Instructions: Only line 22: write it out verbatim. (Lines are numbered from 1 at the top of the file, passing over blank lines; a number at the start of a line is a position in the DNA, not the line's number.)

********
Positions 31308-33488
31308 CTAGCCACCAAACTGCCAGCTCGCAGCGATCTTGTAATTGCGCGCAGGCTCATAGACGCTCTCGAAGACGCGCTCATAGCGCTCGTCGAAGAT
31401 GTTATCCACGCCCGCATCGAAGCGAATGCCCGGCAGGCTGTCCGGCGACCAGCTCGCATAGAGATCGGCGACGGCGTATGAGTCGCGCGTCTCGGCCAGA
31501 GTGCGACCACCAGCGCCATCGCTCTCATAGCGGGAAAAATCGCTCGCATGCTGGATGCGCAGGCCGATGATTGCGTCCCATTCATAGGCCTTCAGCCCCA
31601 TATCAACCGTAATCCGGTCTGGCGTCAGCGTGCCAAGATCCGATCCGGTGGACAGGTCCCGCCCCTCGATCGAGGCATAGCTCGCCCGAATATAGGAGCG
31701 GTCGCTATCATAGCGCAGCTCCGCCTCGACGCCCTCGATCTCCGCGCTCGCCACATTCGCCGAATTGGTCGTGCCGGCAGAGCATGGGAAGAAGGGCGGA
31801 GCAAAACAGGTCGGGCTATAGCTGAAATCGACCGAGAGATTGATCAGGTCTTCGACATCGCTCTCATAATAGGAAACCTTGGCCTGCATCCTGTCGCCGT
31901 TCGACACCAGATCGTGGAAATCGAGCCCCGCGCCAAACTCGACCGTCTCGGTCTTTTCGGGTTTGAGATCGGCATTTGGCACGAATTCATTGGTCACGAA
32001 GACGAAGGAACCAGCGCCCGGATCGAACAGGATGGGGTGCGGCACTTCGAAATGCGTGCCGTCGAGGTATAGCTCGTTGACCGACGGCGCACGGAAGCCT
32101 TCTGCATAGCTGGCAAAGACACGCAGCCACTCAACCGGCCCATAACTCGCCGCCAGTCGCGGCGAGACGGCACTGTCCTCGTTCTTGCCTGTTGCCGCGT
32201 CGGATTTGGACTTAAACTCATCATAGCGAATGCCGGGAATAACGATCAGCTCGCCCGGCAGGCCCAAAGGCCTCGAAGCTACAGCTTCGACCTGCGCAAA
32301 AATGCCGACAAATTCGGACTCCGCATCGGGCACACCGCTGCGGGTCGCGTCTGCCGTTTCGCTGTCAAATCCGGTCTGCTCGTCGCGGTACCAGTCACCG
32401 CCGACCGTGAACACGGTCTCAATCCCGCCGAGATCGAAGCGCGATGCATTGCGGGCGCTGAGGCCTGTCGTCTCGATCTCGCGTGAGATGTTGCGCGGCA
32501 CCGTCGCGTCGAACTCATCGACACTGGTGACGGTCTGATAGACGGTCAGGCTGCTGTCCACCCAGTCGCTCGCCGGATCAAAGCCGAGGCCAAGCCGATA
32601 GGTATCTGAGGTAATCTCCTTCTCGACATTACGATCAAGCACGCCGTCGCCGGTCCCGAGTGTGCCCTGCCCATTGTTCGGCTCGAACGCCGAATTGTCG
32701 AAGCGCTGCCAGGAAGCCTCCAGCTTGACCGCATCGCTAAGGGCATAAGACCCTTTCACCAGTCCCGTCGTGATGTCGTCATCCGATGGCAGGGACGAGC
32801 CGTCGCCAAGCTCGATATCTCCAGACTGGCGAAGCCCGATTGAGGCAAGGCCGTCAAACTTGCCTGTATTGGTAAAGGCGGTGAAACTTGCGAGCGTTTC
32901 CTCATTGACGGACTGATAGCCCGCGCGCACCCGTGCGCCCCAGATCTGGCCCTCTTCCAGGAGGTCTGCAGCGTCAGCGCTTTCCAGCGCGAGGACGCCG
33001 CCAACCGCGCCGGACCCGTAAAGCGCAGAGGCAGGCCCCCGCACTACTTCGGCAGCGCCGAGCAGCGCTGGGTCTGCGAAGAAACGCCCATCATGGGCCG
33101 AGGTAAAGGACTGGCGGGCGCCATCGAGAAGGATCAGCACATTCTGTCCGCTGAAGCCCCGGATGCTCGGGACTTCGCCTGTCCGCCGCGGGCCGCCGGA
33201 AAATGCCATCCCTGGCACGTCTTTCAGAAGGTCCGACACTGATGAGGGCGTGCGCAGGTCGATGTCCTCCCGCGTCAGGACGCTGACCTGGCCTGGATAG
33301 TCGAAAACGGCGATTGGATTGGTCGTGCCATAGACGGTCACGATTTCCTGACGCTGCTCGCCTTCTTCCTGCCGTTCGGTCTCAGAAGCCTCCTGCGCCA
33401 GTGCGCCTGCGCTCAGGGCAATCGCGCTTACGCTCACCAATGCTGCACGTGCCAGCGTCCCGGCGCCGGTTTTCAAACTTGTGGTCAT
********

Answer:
33301 TCGAAAACGGCGATTGGATTGGTCGTGCCATAGACGGTCACGATTTCCTGACGCTGCTCGCCTTCTTCCTGCCGTTCGGTCTCAGAAGCCTCCTGCGCCA